Art of Design #38: Pushing the Envelope

Posted on October 11, 2011 in Art & Graphic Design, Print Design

Direct response is part art and part science. It’s where creativity can be measured in dollars and cents. The envelope gets opened, or it doesn’t. It’s that simple. So for all of you folks on the front lines of creating packages that must be opened and need to stimulate sales, here are some award winning examples from our friends Down Under!

TITLE: The Naked Letter 

Client: Pacific Blue

Description: The Naked Letter for Pacific Blue has no inner or outer. Everything’s transparent, just like their business. And with a snarky poke at a competitor’s ads, it’s a piece of mail folks couldn’t ignore.

 

TITLE: National Bank Library Invitation

Client: National Bank Visa

Description: This package invited readers to enjoy a few cocktails with their workmates at The Library – a classy establishment. Inside was everything needed to transform themselves: a date, a time and a pair of glasses.

 

TITLE: Money Saw

Client: Genesis Energy

Description: The company needed to demo its reward scheme to builders. A unique package was created. What builder could resist a hand-made paper maché saw sent via the mail? The campaign generated a 15% response rate.

TITLE: BNZ LABYRINTH

CLIENT: BNZ

Illustrating the idea of “keeping the ball rolling,” this clever envelope provides the recipient with a working maze, complete with a ball.

 

TITLE: METALLIC ENVELOPE

Made from stainless steel and copper, this metallic envelope takes the simplicity of the envelope form and reinvents it.

 

TITLE: NATIONAL BANK CRICKET SET

CLIENT: National Bank

To demonstrate the Bank’s commitment to cricket, this package contained everything that club administrators would need to encourage registration for the events. It also allowed them to indulge in a quick game themselves. The tubes became wickets, and the box folded out to become a bat. Even the letter could be used as the ball itself.

And now, thanks to our “Time Machine” we take a look back at some direct response letters of the past – more than half a century has gone by since these have seen the light of day.

A reproduction of “20 Winning Letters” distributed by publisher Prentice-Hall, Inc. in 1942.  The top tree won first, second, and third prizes in a Better-Letter Contest initiated by the Business Ideas Service.  The other seventeen won honorable mention.

The resourcefulness and originality contained in these letters exhibit outstanding examples of salesmanship. You can read the full text of each of these motivating missives by clicking on the thumbnail image.

Here’s a  sincere letter expressing thanks for a job well done.
This letter uses a unique personalization technique that flatters the recipient.
This letter features an amusing illustration that ties in with the sales message.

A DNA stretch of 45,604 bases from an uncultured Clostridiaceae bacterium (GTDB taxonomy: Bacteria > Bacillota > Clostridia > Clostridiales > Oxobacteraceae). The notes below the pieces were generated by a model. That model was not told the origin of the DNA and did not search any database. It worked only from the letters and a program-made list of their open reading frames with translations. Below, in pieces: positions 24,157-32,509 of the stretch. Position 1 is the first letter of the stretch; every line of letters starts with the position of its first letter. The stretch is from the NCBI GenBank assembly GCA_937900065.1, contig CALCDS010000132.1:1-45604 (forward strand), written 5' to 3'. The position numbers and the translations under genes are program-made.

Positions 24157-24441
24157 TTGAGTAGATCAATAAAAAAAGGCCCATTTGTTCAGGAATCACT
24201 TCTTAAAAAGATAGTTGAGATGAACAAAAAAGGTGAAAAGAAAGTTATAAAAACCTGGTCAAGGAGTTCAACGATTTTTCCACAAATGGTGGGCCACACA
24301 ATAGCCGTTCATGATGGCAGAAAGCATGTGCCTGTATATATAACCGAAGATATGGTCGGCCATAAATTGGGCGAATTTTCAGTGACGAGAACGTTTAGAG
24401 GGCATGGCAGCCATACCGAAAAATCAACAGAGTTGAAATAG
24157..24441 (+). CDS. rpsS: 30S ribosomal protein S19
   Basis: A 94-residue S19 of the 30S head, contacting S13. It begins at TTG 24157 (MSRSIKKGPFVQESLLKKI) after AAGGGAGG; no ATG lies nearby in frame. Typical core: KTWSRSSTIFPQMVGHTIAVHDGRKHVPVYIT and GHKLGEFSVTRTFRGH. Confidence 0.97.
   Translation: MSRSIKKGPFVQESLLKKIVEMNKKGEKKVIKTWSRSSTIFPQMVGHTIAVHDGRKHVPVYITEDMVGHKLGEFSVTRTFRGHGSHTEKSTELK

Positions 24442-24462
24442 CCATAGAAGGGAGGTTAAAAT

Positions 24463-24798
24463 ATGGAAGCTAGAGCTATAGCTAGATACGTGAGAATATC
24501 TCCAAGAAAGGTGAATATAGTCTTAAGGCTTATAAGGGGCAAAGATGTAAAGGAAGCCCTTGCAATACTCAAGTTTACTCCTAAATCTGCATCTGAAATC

Here’s a letter that used a light touch to produce sales when previous letters failed.
Take note of this letter that is refreshingly unadorned by any “trick” phrases.
From start to finish, this letter draws a clear mental picture.
Clever personalization combined with good copy yielded excellent results.
A striking letterhead, a skillful introduction and a neat, complimentary close.
Featuring original figures hand-drawn in red ink.
This letter accomplishes three goals: thanking old customers, inviting new customers to and promoting the company’s product.
A short-and-snappy sales letter that included a compelling promise:  “Reading Time: 40 seconds.”
This letter was designed to bring chuckles from frustrated customers while promoting goodwill.
Here’s a letter directed to new customers, it contains a message that lets them down gently.
Smart use of an effective illustration combined with smoothly conversational copy.
An interest-provoking letter is offset, highlights certain words to gain attention.
Fold-over map catches the eye and ties in with well-written copy.
At first glance this letter appears to be handwritten, however it is not.
A clipped-on one inch swatch of woolen fabric in the box helped give the reader an interactive experience.
Unique graphic treatment and smoothly written copy make this an effective letter to direct mail prospects.
“Cutting corners” was an effective device that tied in with the message of the letter.

The ideas seen here are, in some cases, too dated for current use. However, they may spark ideas for future mail campaigns. Also, keep in mind that many of the ideas that are applied to direct mail can be transformed into useful tactics for email strategies.

Even though several decades have passed since these letters were penned, human nature is, at its core, very much the same. People have the same basic needs and emotional responses to life events and pressures that influence their decision-making process.

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About Steven

Steven, a native of Los Angeles, is an advertising and marketing copywriter with over 20 years of writing experience in a wide range of subjects. An eBay addict, Steven has way too many hobbies and arcane interests – but it all makes good cocktail party conversation.

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One Response to “Art of Design #38: Pushing the Envelope”

  1. zartasha.mehar@gmail.com'
    Zartasha Says:

    Thanks Steven for your way of presenting things in a simple manner.

    Reply

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